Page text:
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Dilbert says to Phil the Ruler of Heck, "Gosh, I thought 'Heck' was just a figure of speech." Phil replies, "Yeah. A lot of people think they can get away with minor infractions." Phil says, "According to my records, last month you deliberately asked for THREE little ketchups at McDonald's when you KNEW you only needed TWO." Dilbert says, "I knew that would come back to haunt me. Look, I still have the extra one. I'll give it back!" Phil shakes his spoon at Dilbert and says, "Shame shame . . ."
Dogbert says, "Dilbert, this is a rat. Rat, this is Dilbert." The rat says, "I've come to live here!" Dilbert says, "How lucky for us. We were just saying how much we needed a plague-carrying vermin to round out the household." The rat says to Dogbert, "He doesn't have much of a personality . . ." Dogbert replies, I usually drown him out with the television."
Dilbert stands in front of the Boss's desk and asks, "What did you mean when you said all employees are empowered?" Dilbert continues, "Does that mean I can control my own budget, make decisions without twelve levels of approval, and take calculated risks on my own?" The Boss replies, "No, it's just a way to blame employees for not doing the things we tell them not to do." Dilbert hangs his head and says, "No wonder you needed a new word."
Dogbert sits on a pillow listening to the radio. Dilbert says, "Dogbert, come look at our new car!" They stand next to an automobile. Dilbert says, "It has all of the most important safety features." Dilbert continues, "You got your anti-lock brakes, your reinforced bumpers, your automatic seatbelts and your driver-side air bag." Dogbert says, "I didn't hear 'passenger side air bag' in that list." Dilbert says, "It turns out that it's only economical to save the person who makes the buying decision." Dilbert says, "But I got a baby seat in case you want to use that." Dogbert says angrily, "Well, thank you for letting me choose between humiliation and death. I've got a better idea." Dogbert drives the car and Dilbert sits in the passenger seat. Dilbert says, "Ooh . . . Just wait until MY turn." Dogbert says, "Watch me ram that car."
Dilbert and Dogbert walk out of a restaurant. The sign in the window says, "All you can eat $7.00." A man yells, "Hey! Stop!" The waiter says, "You owe us another $14." The waiter continues, "You deliberately put more than you could eat on your plates." The man continues, "Technically, our agreement is 'all you can eat,' not 'all you can waste.'" The man thinks, "Mom wanted me to be a lawyer, but I said, 'No, food services is where I'm needed.'" Dilbert says, "I believe this is your department, Dogbert." Dogbert says, "Technically, it's all you CAN eat, not all you DO eat." The man thinks, "Ooh . . . He's good."
A man and woman see a sign on a building that says "Parent licenses." The man says, "We'd better check it out." Dogbert sits at a desk. The man asks, "Why do we need a license to become parents?" Dogbert replies, "Something had to be done." Dogbert continues, "Under the old system, all you needed to be a parent was a few body parts and a brain the size of a garbanzo bean." Dogbert reaches into the desk drawer and continues, "So I developed this written test to weed out the major bozos." The woman reads, "If a baby cries, you should: A. Feed it. B. Discipline it. C. Call it 'stupid.'" The man says, "You have to show it who's the boss." The woman reads, "If a child gets poor grades you should: A. Tutor him. B. Discipline him. C. Call him 'stupid.'" The man asks, "What does 'tutor' mean?" The woman reads, "An acceptable nickname for a child is: A. Junior B. Ugly C. Stupid." The man says, "Depends if it's a boy." The man asks Dogbert, "Well? Can we be parents?" Dogbert replies, "No. And you'll have to leave some body parts at the front desk."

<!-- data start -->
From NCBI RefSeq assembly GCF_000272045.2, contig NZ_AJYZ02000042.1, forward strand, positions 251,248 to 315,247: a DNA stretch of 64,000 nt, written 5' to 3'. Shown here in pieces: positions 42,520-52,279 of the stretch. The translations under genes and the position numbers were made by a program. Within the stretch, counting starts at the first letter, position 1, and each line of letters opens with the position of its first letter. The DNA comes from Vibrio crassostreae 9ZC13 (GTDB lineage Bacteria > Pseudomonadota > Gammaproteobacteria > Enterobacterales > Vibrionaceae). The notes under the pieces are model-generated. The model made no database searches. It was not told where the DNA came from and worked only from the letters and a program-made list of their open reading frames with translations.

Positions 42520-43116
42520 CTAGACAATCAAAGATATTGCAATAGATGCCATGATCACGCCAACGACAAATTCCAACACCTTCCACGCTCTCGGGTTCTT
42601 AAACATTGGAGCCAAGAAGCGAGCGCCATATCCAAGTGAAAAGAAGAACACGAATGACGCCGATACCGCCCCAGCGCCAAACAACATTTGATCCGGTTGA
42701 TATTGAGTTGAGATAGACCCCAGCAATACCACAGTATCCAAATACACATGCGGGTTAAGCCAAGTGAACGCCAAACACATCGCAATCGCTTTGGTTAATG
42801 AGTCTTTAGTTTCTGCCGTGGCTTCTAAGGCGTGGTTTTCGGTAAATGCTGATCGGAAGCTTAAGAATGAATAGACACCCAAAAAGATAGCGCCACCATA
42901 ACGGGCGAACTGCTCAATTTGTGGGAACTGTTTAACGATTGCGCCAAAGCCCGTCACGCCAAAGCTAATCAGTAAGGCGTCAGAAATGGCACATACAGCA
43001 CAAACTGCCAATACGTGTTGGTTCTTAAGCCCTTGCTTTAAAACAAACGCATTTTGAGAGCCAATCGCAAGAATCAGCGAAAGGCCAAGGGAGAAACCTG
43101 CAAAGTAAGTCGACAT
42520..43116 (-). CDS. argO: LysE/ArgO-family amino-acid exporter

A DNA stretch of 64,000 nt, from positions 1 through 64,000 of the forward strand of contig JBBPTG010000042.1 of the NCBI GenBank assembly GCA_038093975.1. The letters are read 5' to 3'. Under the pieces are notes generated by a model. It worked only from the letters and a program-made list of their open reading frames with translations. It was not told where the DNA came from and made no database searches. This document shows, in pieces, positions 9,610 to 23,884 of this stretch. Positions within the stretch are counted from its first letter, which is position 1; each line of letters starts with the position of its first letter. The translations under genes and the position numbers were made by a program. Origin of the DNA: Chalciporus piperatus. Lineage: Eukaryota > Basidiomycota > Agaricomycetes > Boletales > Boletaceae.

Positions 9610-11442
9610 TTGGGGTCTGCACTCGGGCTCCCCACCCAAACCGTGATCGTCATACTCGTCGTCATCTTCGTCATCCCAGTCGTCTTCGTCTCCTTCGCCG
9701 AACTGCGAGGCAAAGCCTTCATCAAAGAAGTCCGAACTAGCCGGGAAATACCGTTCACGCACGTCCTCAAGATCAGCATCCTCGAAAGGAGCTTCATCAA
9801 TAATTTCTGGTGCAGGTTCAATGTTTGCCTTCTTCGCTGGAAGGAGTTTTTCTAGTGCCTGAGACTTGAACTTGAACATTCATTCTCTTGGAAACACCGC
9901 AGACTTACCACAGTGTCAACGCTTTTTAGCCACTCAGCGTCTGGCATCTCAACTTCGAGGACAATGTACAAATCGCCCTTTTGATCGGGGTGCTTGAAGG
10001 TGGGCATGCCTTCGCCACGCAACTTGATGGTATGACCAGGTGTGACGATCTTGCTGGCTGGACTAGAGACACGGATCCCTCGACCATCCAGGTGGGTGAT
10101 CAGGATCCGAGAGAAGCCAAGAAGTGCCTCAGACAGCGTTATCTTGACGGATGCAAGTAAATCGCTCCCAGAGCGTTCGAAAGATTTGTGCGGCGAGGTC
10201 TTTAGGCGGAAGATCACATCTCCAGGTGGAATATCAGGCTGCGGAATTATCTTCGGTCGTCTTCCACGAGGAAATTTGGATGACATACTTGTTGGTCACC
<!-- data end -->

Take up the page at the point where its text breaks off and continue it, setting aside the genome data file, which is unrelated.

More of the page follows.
The Boss says, "Dilbert, I want you to interview the job applicant who's coming in today." The Boss continues, "See if he's got what it takes to be an engineer." Dilbert holds out his hand and says to the candidate, "Hi, Karl. We'll start with the standard engineering test." Karl says, "Okey dokey." Dilbert says, "I have thiry-five pens and pencils here. How many are really needed to perform your job?" Karl answers, "All of them." Dilbert says, "Correct . . . Now, what is the proper way to carry them with you?" Karl puts all of the pens and pencils in his shirt pocket. Dilbert says, "Right again. Last question: what is the advantage of wearing natural fabrics?" Karl thinks, "Uh-oh . . . Panic situation." Sweat flies off his forehead and his hair sticks up. He says, "I . . . I don't know." Dilbert says, "That's okay. I was testing your hair. You're an engineer." Karl smiles.
Ratbert: My name is Ratbert. I fear the information superhighway. Like most of you, my problem started because I never learned to type. I thought only secretaries needed to type. Then the computers came. At first I dismissed them as mere toys for men with no social skills. Soon they were everywhere. I would invent elaborate excuses to avoid computers. I was caught in my own web of deception. MAN: This is "alcoholics anonymous" Ratbert: I didn't interrupt you. Man: Can we talk about me now?
"We've never needed a corporate headhunter before, but now it's the only way to solve our staffing problem." "Are you aware that headhunters find new employees? We don't behead the ones you already have." "I don't suppose you'd be flexible..." "I could find a disgruntled ex-post office employee for you."
The Boss: "In addition to my current duties, I'll be managing the marketing group." "The marketing job opened because the previous manager got run down in the parking lot." "When they needed a good manager, they knew where to look." Dilbert: "Under your bumper?"